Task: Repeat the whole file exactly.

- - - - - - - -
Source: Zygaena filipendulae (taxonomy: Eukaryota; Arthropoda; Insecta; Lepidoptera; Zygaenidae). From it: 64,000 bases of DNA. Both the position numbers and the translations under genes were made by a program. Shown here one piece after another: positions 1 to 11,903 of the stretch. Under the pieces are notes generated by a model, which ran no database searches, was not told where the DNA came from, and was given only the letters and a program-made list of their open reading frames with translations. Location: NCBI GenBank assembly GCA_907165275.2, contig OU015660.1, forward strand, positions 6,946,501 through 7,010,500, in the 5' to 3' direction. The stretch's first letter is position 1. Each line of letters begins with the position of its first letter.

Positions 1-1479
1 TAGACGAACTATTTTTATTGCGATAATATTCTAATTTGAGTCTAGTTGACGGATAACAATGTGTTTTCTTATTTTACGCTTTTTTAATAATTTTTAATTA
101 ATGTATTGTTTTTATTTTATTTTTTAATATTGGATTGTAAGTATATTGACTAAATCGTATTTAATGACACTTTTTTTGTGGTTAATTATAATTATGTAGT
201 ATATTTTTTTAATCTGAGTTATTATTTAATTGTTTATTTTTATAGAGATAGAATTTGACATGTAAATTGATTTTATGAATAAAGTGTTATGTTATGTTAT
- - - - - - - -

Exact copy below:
Source: Zygaena filipendulae (taxonomy: Eukaryota; Arthropoda; Insecta; Lepidoptera; Zygaenidae). From it: 64,000 bases of DNA. Both the position numbers and the translations under genes were made by a program. Shown here one piece after another: positions 1 to 11,903 of the stretch. Under the pieces are notes generated by a model, which ran no database searches, was not told where the DNA came from, and was given only the letters and a program-made list of their open reading frames with translations. Location: NCBI GenBank assembly GCA_907165275.2, contig OU015660.1, forward strand, positions 6,946,501 through 7,010,500, in the 5' to 3' direction. The stretch's first letter is position 1. Each line of letters begins with the position of its first letter.

Positions 1-1479
1 TAGACGAACTATTTTTATTGCGATAATATTCTAATTTGAGTCTAGTTGACGGATAACAATGTGTTTTCTTATTTTACGCTTTTTTAATAATTTTTAATTA
101 ATGTATTGTTTTTATTTTATTTTTTAATATTGGATTGTAAGTATATTGACTAAATCGTATTTAATGACACTTTTTTTGTGGTTAATTATAATTATGTAGT
201 ATATTTTTTTAATCTGAGTTATTATTTAATTGTTTATTTTTATAGAGATAGAATTTGACATGTAAATTGATTTTATGAATAAAGTGTTATGTTATGTTAT